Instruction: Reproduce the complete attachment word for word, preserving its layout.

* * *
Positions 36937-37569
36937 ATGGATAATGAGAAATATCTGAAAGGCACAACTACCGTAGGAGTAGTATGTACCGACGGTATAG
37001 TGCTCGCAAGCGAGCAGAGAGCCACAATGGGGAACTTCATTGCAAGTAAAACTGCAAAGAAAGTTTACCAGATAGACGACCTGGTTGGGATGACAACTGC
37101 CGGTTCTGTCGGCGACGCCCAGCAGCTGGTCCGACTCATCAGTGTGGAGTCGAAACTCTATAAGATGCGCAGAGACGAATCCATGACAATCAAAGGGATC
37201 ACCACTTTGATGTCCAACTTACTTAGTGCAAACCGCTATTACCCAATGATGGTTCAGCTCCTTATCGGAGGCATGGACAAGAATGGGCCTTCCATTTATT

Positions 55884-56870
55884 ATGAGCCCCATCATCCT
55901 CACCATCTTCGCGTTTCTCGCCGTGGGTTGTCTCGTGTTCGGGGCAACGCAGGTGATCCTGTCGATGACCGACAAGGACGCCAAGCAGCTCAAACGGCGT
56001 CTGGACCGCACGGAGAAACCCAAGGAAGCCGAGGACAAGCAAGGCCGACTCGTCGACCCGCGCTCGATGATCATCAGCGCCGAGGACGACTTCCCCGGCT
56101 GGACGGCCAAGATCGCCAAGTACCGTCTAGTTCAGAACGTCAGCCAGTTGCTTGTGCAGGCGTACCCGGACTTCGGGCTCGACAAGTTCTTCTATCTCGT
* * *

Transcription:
Positions 36937-37569
36937 ATGGATAATGAGAAATATCTGAAAGGCACAACTACCGTAGGAGTAGTATGTACCGACGGTATAG
37001 TGCTCGCAAGCGAGCAGAGAGCCACAATGGGGAACTTCATTGCAAGTAAAACTGCAAAGAAAGTTTACCAGATAGACGACCTGGTTGGGATGACAACTGC
37101 CGGTTCTGTCGGCGACGCCCAGCAGCTGGTCCGACTCATCAGTGTGGAGTCGAAACTCTATAAGATGCGCAGAGACGAATCCATGACAATCAAAGGGATC
37201 ACCACTTTGATGTCCAACTTACTTAGTGCAAACCGCTATTACCCAATGATGGTTCAGCTCCTTATCGGAGGCATGGACAAGAATGGGCCTTCCATTTATT

Positions 55884-56870
55884 ATGAGCCCCATCATCCT
55901 CACCATCTTCGCGTTTCTCGCCGTGGGTTGTCTCGTGTTCGGGGCAACGCAGGTGATCCTGTCGATGACCGACAAGGACGCCAAGCAGCTCAAACGGCGT
56001 CTGGACCGCACGGAGAAACCCAAGGAAGCCGAGGACAAGCAAGGCCGACTCGTCGACCCGCGCTCGATGATCATCAGCGCCGAGGACGACTTCCCCGGCT
56101 GGACGGCCAAGATCGCCAAGTACCGTCTAGTTCAGAACGTCAGCCAGTTGCTTGTGCAGGCGTACCCGGACTTCGGGCTCGACAAGTTCTTCTATCTCGT